It’s hard to give up on people, and it’s hard to admit when someone is causing you pain, both physically and emotionally. But the truth is, no matter how I feel about a person, if they are consistently the common denominator in making me flare, they’ve got to go. Because when you are chronically ill, especially for me with lupus, relationships literally do become toxic. And my health and my life have to be worth more to me than someone else, no matter how difficult it is for me to put myself first. On the other hand, though, sometimes recognition and understanding comes from the most unexpected of places…


It’s weird the times when the reminder of illness hits. A bill for blood work comes in the mail. It’s $89. I don’t have to pay it. And yet I find myself in tears. I thought I was over these phases already. Thought I was over feeling sorry for myself. But maybe the truth is, I’m never going to be over this because it’s always going to be with me.

Then there are times when the constraints are more obvious, and seem even more unfair and unacceptable. Times when I wish I could have a reprieve, if only for a few hours so that I could just feel normal. Times when I wish I could throw a rock through a window, and shatter everyone’s skewed view of who I am.

The truth is, when my friends are out living their 20-something lives, I live with the very real fear that illness-wise, things could get a lot worse before they get better. And I just want someone to get it. I want someone who will be there for me when I’m at my best and at my worst, and I want someone who I don’t have to wear the brave face with all the time. Because I’m exhausted, so tired of pretending that illness doesn’t matter and that my life hasn’t changed. And I want to know that when I can’t take out the trash (lame, I know) that there will be someone there to do it for me.

Illness makes time swirl around me, and makes me feel that everything is of great urgency and means nothing, all at the same time. And “normal” people don’t get this. They don’t spend time staring at the wall, wondering what new symptom will crop up, or what activity they’ll suddenly find themselves unable to do. They don’t have to worry about time the way I do.

Sorry for the long post, but I’ve been having a hard time blogging lately, and this post really helped me get back into it and realize how beneficial blogging can be. So thanks for reading and sharing this crazy journey with me!


  1. I get that. I think sometimes being young (younger in my case) and sick is different in that it's that wonder of who is going to take the trash out, or wishing that someone would make you dinner beccause the choice between cereal again or mustering the energy to cook and clean doesn't seem like much of a choice at all. Anyway, it's good to get it out, and really some relationships truly are toxic, no matter your health, and are better left to the past. Good luck with that!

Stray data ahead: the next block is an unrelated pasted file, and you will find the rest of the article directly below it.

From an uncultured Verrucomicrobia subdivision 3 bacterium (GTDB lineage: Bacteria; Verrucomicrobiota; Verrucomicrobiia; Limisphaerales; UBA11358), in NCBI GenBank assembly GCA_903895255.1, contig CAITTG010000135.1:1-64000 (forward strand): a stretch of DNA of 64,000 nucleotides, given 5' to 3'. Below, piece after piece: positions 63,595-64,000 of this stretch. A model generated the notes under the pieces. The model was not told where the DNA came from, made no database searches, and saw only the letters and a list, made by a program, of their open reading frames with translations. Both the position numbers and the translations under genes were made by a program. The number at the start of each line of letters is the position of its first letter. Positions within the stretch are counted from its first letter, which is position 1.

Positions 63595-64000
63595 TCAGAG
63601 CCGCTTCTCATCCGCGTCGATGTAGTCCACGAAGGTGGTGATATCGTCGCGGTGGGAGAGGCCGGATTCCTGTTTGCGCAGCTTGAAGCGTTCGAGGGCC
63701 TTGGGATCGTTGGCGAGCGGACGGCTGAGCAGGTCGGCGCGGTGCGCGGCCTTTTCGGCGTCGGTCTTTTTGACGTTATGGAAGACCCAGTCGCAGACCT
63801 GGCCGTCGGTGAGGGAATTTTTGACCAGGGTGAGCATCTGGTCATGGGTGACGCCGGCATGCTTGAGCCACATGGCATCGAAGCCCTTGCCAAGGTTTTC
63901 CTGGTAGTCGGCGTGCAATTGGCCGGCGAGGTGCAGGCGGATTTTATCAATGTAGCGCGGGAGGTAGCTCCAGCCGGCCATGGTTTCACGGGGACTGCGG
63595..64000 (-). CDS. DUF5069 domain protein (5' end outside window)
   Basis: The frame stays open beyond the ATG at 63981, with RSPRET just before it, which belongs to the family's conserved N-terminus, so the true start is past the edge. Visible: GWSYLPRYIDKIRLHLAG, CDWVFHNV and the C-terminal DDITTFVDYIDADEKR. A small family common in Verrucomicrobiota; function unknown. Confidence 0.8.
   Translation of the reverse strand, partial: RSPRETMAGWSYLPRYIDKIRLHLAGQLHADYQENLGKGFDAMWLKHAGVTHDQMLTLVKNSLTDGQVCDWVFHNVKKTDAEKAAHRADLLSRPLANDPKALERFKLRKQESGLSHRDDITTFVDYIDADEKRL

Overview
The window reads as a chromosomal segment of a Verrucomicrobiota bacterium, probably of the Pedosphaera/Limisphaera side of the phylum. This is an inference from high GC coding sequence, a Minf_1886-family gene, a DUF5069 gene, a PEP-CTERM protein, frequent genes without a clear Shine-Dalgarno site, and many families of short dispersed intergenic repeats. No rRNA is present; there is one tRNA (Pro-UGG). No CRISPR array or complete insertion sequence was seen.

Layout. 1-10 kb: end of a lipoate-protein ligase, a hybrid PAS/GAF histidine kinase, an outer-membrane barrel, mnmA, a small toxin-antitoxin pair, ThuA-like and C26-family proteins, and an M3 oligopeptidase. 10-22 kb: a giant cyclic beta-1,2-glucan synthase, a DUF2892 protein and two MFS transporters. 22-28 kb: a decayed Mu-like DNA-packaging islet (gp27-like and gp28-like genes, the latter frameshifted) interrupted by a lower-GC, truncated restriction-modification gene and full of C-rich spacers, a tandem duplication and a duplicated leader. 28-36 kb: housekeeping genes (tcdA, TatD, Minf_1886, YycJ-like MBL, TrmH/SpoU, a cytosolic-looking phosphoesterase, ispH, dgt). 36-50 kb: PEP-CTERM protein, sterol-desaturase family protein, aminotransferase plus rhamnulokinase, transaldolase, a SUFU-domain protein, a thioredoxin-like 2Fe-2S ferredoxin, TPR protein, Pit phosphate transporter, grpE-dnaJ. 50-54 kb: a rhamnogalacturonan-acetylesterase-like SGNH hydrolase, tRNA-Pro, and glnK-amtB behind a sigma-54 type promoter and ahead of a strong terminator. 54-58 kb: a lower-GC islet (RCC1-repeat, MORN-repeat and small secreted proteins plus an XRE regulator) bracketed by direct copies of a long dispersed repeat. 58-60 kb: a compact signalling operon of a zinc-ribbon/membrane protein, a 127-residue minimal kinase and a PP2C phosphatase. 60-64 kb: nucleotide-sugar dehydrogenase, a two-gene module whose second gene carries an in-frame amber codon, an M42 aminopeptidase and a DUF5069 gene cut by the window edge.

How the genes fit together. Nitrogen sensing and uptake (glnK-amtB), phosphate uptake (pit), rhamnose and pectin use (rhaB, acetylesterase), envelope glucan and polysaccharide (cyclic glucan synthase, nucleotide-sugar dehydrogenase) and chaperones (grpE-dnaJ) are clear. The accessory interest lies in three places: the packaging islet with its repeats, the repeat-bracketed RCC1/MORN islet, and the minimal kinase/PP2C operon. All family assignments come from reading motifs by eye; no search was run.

Ok, now totally random, but the random word verification tonight generated the following combo: spermo . Just thought i'd leave you with a little giggle.

  2. Exactly, cereal for dinner. I feel like I'm a bachelor sometimes.

    "Spermo," huh? That definitely makes me laugh! So thanks for that!

  3. Our Illnesses WILL always be with us. And no one will really understand what it IS doing, HAS done, and WILL do to us.

    I understand the Elephant in the room. I understand that you feel that no one is or has been listening to you. I know all that so very well.

    I have had to weed out those that just will not ever understand me, the way I am with pain--every day--and then understand that those people have no way of understanding me, and it's not their fault, I will not be who I was in their mind--the active, laughing gal I WAS. Oh, the laughter is still there...but the activity is gone. You will see those that just have no empathy, and that hurts. Even though I know who in my family for instance, will try to understand, and then others that say that everything I have chosen was wrong, a bad decision(s)...I figure they still love me for who I am. Many are unconsciously afraid that they will end up with things we have. And they don't know HOW to act.

    Great blog...found you through the BlogFrog!!

    'Spermo'?!?!?! Excellent!! LOL

  4. Hi Shauna,

    Thanks for your nice comment. What is BlogFrog?


  5. Hey Leslie,

    Such an honest and authentic post--it's certainly tough to find places for ourselves among the healthy who, even those with best intentions, don't "get it" the way we need or want them to.

    Hope things settle down a bit for you!

  6. Thanks, Laurie. Hope things are going well with you!

  7. Dear Leslie,
    I had to read your post twice because the first time I couldn't see clearly through my tears.

    What you write about could be my life. I have actually lost a sister (and a few friends) due to my illness. It/me just didn't fit into her life so she cut me loose.

    It hurt badly for so long but then I got to the point where I figured it was her loss not mine. It was a very harsh reality check and boy did it hurt. If I were to be truthful it still does hurt if I think about it too much.

    It's probably not very nice but I often wish that people who don't get those of us with chronic illness could just live in our shoes for one day, maybe then they would be a little kinder or more understanding.

    It seems like you have had to make some very tough decisions as many do with chronic illness. You should be proud of yourself, very proud. You and your health must come first even if it goes against your nature, which I suspect it does.

    I'm glad you are blogging again as I enjoy your thoughtful posts very much.

    Take care of yourself!

  8. This sentence in particular really hit home for me - "Illness makes time swirl around me, and makes me feel that everything is of great urgency and means nothing, all at the same time."

    I feel full trapped - and yet speeding - in my life of chronic illness that goes nowhere, spinning its wheels as fast as it can. ...I think there's a metaphor about cars in there that I'm too tired to pick out..

    I just wanted to say that I really related to this post - and I really like your blog. So much so, I'm going to add you to my blogroll on the comic I write about my often comical adventures with my multiple autoimmune diseases. I'd actually really love for you to check it out - hopefully it will make you laugh, or at the very least I hope it makes you feel less alone with all this.

    You can find it at http://acomiclifeindeed.wordpress.com

    Hope you're well!
    -Miss Waxie